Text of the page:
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About The Hesperian / (Lincoln, Neb.) 1885-1899 | View Entire Issue (June 1, 1892)
THE II ESP KIM AN.
ALUMNI AND FORMER STUDENTS.
Washington, D. C, May 9, 1892.
Dkar IIusi'KKlAK. Your column devoted to "Alumni
niul Former Students" must do a great deal of good deal
to keep the names ol former students on your subscription
list. Certainly it has interested me,- and I am glad to do
my part in keeping it up.
Tlicie has come to be quite 1 Utile colony of U. of N.
people in Washington. II. W. Olmstcad, '84, is a special
examiner in the pension office, and as his place was secured
through civil service examinations it is supposed to be safe
from political interference. He is married and may lie con
sidered as established in this city, in so far as anyone is
established here. He is a prominent member of the Young
Men's Christian Association and is helping in a strenuous
effort to secure a new building for that organization. E. C.
Wiggcnhorn, '86, is also in the pension office, but I have not
yet heard of his being married, or of his Making an active
part in thcY. M. C. A.
J. II. Holmes, '84, is teaching in the Friends' select
school and am willing to whisper to you in strict confidence
mat next mown will probably sec 111111 safely married to a
Philadelphia Friendcss. Among U. ol N. i Indents now
resident in Washington about whom I am not very well
informed are Miss Cora II. Thomas, who is at work in the
fourth auditor's office, and J. P. Sprccher, who fs in the war
department. Theie is one la.ly of theclnss of '86, formerly
a Miss Fisher, I believe, about whom I know a goo 1 deal,
but will only say that when she and 1 wish to recall Univcis
ity days we have only to start the old frat and anti-frat
debate, and then the scene comes back like lire." My own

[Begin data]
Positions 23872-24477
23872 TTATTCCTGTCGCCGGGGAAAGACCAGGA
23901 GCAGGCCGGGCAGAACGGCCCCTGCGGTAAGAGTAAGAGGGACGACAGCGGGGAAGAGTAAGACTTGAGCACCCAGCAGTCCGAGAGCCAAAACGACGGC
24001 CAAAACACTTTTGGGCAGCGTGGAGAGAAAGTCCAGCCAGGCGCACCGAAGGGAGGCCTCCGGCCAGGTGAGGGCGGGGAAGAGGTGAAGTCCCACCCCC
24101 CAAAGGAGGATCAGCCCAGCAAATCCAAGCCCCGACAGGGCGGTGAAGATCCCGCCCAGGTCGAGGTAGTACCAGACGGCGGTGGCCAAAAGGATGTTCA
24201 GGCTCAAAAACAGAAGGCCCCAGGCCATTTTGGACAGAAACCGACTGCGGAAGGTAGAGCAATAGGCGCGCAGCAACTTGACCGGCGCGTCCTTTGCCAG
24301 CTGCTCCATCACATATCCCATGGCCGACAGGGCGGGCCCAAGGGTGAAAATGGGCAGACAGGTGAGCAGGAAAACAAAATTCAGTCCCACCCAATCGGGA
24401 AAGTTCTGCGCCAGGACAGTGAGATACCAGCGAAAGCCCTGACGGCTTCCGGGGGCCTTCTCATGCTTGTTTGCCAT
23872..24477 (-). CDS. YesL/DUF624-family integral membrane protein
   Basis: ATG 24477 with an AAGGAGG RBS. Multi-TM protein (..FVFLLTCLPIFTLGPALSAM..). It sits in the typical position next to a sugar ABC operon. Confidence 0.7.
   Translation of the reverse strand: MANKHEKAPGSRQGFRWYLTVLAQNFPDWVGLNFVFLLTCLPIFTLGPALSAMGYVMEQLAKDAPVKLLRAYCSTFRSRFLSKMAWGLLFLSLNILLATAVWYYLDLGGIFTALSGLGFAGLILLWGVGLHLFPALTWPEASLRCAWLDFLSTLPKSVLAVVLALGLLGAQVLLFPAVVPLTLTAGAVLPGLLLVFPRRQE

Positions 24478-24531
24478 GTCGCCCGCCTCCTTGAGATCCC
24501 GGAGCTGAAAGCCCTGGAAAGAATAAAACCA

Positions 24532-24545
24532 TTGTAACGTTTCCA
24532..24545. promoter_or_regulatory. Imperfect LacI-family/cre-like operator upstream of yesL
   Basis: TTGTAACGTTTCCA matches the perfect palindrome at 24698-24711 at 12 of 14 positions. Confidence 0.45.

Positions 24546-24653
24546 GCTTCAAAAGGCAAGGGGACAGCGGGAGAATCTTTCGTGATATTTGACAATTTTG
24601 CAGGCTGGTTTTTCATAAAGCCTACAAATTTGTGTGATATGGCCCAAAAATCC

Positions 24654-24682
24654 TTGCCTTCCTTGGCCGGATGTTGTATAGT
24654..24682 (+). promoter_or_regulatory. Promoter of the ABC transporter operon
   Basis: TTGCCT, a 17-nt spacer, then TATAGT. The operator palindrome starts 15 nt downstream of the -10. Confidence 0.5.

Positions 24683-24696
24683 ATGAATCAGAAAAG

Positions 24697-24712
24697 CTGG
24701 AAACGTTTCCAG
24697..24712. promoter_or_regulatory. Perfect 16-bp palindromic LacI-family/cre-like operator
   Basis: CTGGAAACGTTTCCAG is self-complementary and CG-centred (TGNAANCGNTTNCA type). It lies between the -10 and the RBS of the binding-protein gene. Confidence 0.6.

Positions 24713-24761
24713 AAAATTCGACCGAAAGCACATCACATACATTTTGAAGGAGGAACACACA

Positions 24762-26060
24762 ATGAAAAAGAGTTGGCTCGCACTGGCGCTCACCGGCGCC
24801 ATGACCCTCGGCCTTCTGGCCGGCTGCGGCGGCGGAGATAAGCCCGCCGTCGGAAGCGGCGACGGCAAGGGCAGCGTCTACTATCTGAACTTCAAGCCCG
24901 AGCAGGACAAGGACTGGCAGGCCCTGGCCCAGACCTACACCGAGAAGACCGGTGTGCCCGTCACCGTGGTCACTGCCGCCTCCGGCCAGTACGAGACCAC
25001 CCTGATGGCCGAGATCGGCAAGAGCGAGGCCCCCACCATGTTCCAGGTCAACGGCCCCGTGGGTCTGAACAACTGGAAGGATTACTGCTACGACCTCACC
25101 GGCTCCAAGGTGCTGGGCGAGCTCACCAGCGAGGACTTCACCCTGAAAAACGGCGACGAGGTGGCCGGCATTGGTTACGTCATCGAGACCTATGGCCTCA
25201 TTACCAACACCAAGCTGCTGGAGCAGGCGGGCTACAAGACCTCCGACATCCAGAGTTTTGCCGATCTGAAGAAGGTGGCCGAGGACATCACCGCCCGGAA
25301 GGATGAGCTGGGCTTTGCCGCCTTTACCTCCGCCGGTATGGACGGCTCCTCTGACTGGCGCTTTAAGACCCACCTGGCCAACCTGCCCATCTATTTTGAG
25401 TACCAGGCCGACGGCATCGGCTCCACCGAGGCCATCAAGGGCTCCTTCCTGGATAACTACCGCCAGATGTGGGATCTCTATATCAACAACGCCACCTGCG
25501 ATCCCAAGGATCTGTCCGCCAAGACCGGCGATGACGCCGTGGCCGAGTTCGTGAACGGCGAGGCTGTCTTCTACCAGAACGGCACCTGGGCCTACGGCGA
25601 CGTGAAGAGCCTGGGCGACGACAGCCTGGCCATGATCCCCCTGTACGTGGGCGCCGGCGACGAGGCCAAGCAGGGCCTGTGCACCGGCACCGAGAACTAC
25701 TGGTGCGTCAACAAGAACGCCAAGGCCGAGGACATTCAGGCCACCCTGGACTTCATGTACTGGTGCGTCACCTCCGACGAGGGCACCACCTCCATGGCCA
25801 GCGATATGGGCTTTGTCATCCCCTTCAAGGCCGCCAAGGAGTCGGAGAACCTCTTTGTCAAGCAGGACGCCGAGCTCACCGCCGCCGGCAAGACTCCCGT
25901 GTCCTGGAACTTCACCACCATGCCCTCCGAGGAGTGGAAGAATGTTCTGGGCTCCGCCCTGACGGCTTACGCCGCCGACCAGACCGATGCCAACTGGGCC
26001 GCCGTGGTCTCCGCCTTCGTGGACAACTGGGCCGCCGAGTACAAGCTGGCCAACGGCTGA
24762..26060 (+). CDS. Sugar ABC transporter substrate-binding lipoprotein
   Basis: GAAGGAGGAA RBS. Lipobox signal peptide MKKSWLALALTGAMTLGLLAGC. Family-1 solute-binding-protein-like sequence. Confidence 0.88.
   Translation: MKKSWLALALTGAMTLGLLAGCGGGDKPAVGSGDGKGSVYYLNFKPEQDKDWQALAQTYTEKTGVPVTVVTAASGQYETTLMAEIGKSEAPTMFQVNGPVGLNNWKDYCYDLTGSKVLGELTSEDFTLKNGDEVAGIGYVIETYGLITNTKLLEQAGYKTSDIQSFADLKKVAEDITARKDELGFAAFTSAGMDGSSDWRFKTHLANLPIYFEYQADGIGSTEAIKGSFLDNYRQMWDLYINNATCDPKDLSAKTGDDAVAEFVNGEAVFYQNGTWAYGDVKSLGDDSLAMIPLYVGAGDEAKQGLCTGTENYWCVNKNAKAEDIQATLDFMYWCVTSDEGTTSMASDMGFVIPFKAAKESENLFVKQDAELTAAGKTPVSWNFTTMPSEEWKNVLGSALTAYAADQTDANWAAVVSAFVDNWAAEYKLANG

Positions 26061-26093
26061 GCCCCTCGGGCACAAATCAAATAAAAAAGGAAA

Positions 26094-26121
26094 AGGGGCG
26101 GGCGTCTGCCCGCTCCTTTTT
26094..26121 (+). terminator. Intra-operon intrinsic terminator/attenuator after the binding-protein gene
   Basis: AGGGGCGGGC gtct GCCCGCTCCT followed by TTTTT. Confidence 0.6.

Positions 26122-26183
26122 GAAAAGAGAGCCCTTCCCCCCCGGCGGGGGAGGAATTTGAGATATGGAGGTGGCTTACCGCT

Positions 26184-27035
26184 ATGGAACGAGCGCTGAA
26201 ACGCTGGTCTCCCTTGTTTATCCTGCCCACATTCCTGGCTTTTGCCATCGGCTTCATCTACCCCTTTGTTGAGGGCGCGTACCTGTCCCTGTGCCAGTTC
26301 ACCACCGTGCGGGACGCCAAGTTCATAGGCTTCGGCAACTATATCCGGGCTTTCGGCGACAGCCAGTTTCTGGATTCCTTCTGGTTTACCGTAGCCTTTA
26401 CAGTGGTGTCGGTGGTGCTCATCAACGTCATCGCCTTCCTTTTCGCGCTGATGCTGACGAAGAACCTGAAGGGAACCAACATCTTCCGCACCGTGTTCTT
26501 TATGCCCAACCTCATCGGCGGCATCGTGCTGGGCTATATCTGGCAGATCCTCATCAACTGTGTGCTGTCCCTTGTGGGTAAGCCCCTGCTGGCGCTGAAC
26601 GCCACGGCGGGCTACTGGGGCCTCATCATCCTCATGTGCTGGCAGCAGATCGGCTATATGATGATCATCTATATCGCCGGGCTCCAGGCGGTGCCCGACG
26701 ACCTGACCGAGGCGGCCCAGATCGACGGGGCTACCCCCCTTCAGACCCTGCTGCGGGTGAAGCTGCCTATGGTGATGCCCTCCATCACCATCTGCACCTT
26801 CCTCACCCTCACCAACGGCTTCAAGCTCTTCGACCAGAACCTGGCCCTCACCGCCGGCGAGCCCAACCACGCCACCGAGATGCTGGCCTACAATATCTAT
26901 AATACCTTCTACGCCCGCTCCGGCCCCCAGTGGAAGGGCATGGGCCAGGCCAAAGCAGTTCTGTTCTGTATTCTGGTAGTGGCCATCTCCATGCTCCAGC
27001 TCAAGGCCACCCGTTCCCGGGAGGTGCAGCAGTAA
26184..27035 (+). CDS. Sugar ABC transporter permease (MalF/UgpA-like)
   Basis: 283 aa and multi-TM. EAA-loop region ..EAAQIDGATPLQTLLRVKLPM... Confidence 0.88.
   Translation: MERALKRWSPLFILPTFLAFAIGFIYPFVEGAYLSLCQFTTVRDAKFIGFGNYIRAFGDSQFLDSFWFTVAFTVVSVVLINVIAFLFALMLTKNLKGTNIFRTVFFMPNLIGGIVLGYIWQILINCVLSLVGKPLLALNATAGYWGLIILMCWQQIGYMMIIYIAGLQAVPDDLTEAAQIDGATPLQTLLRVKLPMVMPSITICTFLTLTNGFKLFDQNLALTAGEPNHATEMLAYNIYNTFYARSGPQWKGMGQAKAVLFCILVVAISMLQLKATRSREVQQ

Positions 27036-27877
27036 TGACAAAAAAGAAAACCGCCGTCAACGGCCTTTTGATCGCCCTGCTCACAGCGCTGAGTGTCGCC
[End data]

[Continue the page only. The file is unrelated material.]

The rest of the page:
work the past winter lias been largely to bother congressmen
with matters in which they were not interested and to keep
certain bills out of pigeon holes.
Among those not students who were formerly connected
with the university it may be mentioned that ex Regents Hull
and Hiatt arc now at work here. Many Nebraskans stop in
the city for a few days to see something or somebody, or to
attend one of the innumerable conventions that meet here.
One or the most recent visitors was Chancellor Canlield. Just
at present C. S. Polk, '87, is here for a few days. He was
inveigled into taking on one day a walk through the grounds
or the soldiers' home, and another out to Arlington. The
next morning he lelt as ir he had been on an old-fashioned
botanizing trip at the U. of N. During the present month
'it is expected that Miss Jones, '85, and Miss Mauley, '88, will
came here for a short time, the lormcr with the librarians
excursion from Albany, the latter in the prosecution or her
The most forcible impression made itpdu me by a years'
residence in the national capital is a profound pity for cong
ressmen, that is, members of the house representatives. A
conscientious member is one of the worst overworked men in
the country, and besides he is compelled to work under con
ditions that almost preclude the possibility or his accomplish
ing anything commensurate with his efforts. It is thirteen
months after he is elected before his congress convenes, and
the result is that after the house has been organized but a few
weeks he must steal away to fix up his fences for re-election.
Then he is crushed by a mass of business detals. He receives
from twenty to one hundred letters a day from his constitu
ents and friends about pensions, claims and appointments.